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First realistic universe simulation said to be created

First realistic universe simulation said to be created

Move over, Ma­trix-as­tro­no­mers have done you one bet­ter, cre­at­ing what they call the first real­is­tic “vir­tual uni­verse” us­ing a com­put­er sim­ula­t­ion.

Be­fore, “no sin­gle sim­ula­t­ion was able to re­pro­duce the uni­verse on both large and small scales” at once, said astro­nom­er Mark Vo­gels­berg­er, a col­la­bo­ra­tor in the work. Called Il­lus­tris, it mim­ics a pe­ri­od of 13 bil­lion years, al­most the whole es­ti­mat­ed age of the uni­verse.

Pre­vi­ous sim­ula­t­ions were ham­pered by lack of com­put­ing pow­er and the com­p­lex­i­ties of phys­ics, sci­en­tists said. As a re­sult they were lim­it­ed in de­tail, or in the space co­vered. They had trou­ble mi­mick­ing in­ter­ac­tions-thought to strongly af­fect how the uni­verse de­vel­oped-be­tween star form­a­t­ion, stel­lar ex­plo­sions, and gi­ant black holes.

Il­lus­tris ass­umes the pres­ence of “dark mat­ter,” ma­te­ri­al be­lieved by most as­tron­omers to be an un­seen in­gre­di­ent of the uni­verse though it is de­tected only through its gra­vity.


The sim­ula­t­ion cu­be con­tains 12 bil­lion pix­els, or res­o­lu­tion points. The team ded­i­cat­ed five years to de­vel­op­ing the pro­gram. A sim­ula­t­ion run-through took three months, us­ing 8,000 com­put­er pro­ces­sors run­ning to­geth­er-an av­er­age desk­top com­put­er would have tak­en over 2,000 years to do it.

The dig­it­al re-enactment “be­gins” when the uni­verse was about a thou­sandth of its cur­rent es­ti­mat­ed age.

When as­tro­no­mers ran it, by the time it reached “p­re­sen­t,” they counted more than 41,000 ga­lax­ies in the cu­be. There was a real­is­tic mix of gal­axy types, in­clud­ing spir­al ga­lax­ies like our Milky Way, they said. It al­so recre­ated large-scale struc­tures like gal­axy clus­ters and so-called “bub­bles” and “voids” of a cos­mic “we­b,” and, on a smaller scale, the chem­is­t­ries of in­di­vid­ual ga­lax­ies.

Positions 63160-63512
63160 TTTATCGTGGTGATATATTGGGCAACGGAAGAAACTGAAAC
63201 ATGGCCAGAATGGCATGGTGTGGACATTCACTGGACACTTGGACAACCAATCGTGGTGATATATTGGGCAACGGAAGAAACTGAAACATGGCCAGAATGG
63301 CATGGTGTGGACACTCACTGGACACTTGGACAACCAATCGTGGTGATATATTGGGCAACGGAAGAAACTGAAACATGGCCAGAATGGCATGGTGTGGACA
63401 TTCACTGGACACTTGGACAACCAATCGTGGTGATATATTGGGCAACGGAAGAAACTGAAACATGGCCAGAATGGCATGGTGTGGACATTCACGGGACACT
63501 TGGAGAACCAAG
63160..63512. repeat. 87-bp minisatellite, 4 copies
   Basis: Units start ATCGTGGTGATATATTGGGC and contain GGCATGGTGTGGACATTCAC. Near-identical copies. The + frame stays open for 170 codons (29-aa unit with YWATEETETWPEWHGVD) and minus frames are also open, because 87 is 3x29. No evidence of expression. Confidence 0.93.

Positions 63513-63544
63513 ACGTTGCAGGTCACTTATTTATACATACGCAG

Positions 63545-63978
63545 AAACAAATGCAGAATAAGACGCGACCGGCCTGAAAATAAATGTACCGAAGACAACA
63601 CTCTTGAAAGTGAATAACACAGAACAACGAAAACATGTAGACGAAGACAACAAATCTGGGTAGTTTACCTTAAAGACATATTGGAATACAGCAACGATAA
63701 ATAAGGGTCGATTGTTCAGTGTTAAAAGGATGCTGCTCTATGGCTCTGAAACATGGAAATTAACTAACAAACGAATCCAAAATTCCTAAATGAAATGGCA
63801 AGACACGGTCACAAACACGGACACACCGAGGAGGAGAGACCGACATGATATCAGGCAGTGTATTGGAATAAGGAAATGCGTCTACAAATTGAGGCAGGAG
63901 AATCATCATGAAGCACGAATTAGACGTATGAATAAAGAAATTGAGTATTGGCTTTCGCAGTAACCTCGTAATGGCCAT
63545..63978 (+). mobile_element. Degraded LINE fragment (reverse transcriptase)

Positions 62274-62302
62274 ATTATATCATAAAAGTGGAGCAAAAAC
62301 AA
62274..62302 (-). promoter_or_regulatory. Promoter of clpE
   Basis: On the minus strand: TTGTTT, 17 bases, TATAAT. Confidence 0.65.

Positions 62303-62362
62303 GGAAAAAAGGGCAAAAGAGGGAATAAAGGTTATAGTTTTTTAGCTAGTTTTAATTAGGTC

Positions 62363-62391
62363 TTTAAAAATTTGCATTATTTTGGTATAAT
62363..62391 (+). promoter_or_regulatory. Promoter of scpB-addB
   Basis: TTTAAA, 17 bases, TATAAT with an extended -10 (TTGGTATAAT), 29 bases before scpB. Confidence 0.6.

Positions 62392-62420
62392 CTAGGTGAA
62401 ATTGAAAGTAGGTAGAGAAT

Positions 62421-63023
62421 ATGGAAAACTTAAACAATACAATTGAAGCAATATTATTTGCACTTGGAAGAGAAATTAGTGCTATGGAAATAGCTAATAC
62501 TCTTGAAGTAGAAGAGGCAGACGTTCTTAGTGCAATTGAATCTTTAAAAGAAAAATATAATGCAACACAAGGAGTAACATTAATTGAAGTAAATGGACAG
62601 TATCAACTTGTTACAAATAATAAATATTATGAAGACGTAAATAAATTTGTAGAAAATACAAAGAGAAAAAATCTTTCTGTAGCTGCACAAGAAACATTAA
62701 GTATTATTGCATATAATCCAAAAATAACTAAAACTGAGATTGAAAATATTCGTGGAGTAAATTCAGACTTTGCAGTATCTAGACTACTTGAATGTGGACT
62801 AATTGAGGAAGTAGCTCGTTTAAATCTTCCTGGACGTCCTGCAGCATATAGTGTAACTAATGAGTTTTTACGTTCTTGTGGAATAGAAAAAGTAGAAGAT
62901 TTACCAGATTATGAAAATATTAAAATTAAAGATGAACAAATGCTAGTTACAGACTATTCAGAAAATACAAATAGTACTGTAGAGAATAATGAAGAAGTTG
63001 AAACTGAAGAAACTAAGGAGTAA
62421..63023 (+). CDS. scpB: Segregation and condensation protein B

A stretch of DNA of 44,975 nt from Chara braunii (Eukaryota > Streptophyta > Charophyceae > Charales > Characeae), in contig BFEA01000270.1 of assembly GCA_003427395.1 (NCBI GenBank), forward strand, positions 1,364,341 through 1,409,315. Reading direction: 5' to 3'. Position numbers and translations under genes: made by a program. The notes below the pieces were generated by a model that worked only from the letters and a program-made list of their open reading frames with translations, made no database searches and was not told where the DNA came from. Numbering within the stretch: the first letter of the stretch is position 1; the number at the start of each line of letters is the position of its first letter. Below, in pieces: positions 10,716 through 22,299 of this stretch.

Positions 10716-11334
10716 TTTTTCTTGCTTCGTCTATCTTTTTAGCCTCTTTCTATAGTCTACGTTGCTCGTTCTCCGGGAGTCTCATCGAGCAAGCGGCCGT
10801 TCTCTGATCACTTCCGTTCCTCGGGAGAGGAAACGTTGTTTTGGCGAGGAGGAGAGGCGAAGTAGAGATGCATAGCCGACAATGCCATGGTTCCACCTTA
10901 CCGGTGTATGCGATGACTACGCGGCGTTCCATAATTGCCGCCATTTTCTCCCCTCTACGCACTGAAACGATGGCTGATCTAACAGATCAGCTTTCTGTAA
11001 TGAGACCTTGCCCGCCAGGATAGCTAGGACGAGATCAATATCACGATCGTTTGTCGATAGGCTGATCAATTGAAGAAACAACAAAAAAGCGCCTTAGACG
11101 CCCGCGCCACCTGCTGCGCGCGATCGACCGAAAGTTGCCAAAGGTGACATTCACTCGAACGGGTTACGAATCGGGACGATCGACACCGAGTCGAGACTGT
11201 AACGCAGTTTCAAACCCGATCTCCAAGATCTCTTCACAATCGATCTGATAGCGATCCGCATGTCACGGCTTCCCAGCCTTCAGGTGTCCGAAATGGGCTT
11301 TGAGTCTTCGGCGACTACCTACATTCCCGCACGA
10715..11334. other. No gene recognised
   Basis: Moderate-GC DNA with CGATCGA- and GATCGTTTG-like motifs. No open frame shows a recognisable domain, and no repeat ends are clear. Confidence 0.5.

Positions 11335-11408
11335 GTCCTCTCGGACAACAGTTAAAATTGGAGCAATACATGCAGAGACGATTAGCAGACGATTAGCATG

Since light trav­els at a fixed speed, the far­ther away as­tro­no­mers look, the far­ther back in time they can see. A gal­axy one bil­lion light-years away is seen as it was a bil­lion years ago. Tele­scopes can give us views of the early uni­verse by look­ing fur­ther out, but can't show stages in one gal­ax­y's ev­o­lu­tion.

With Il­lus­tris, “we can go for­ward and back­ward in time. We can pause… and zoom in­to a sin­gle gal­axy or gal­axy clus­ter to see what's really go­ing on,” said study co-au­thor Shy Genel of the Cen­ter for As­t­ro­phys­ics. It's “like a time ma­chine.”

The team is re­leas­ing a high-definition vid­e­o, which morphs be­tween dif­fer­ent com­po­nents of the sim­ula­t­ion to high­light var­i­ous lay­ers. They're al­so re­leas­ing sev­er­al smaller vid­e­os and im­ages at www.illustris-project.org. The re­sults are re­ported in the May 8 is­sue of the jour­nal Na­ture, with Vo­gels­berger, of the Ma­ssa­chu­setts Insti­tute of Tech­no­logy/Har­vard-Smith­son­ian Cen­ter for As­t­ro­phys­ics, as lead au­thor.


Source : http://www.world-science.net

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